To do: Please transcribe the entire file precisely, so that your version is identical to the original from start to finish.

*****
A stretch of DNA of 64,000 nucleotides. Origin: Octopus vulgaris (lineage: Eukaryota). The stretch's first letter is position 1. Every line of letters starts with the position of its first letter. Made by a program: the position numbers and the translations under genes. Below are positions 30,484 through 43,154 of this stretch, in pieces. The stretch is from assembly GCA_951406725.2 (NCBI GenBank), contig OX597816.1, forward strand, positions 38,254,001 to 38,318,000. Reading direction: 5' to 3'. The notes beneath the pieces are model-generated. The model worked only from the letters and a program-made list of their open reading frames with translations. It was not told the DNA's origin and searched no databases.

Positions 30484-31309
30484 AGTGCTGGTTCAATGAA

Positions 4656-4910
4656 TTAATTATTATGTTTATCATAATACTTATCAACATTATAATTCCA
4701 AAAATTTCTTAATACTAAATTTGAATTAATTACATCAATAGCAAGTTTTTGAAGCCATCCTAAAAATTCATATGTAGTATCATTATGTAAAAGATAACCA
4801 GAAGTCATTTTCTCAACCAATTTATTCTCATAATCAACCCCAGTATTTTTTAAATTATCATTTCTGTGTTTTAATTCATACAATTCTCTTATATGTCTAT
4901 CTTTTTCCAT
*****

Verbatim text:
A stretch of DNA of 64,000 nucleotides. Origin: Octopus vulgaris (lineage: Eukaryota). The stretch's first letter is position 1. Every line of letters starts with the position of its first letter. Made by a program: the position numbers and the translations under genes. Below are positions 30,484 through 43,154 of this stretch, in pieces. The stretch is from assembly GCA_951406725.2 (NCBI GenBank), contig OX597816.1, forward strand, positions 38,254,001 to 38,318,000. Reading direction: 5' to 3'. The notes beneath the pieces are model-generated. The model worked only from the letters and a program-made list of their open reading frames with translations. It was not told the DNA's origin and searched no databases.

Positions 30484-31309
30484 AGTGCTGGTTCAATGAA

Positions 4656-4910
4656 TTAATTATTATGTTTATCATAATACTTATCAACATTATAATTCCA
4701 AAAATTTCTTAATACTAAATTTGAATTAATTACATCAATAGCAAGTTTTTGAAGCCATCCTAAAAATTCATATGTAGTATCATTATGTAAAAGATAACCA
4801 GAAGTCATTTTCTCAACCAATTTATTCTCATAATCAACCCCAGTATTTTTTAAATTATCATTTCTGTGTTTTAATTCATACAATTCTCTTATATGTCTAT
4901 CTTTTTCCAT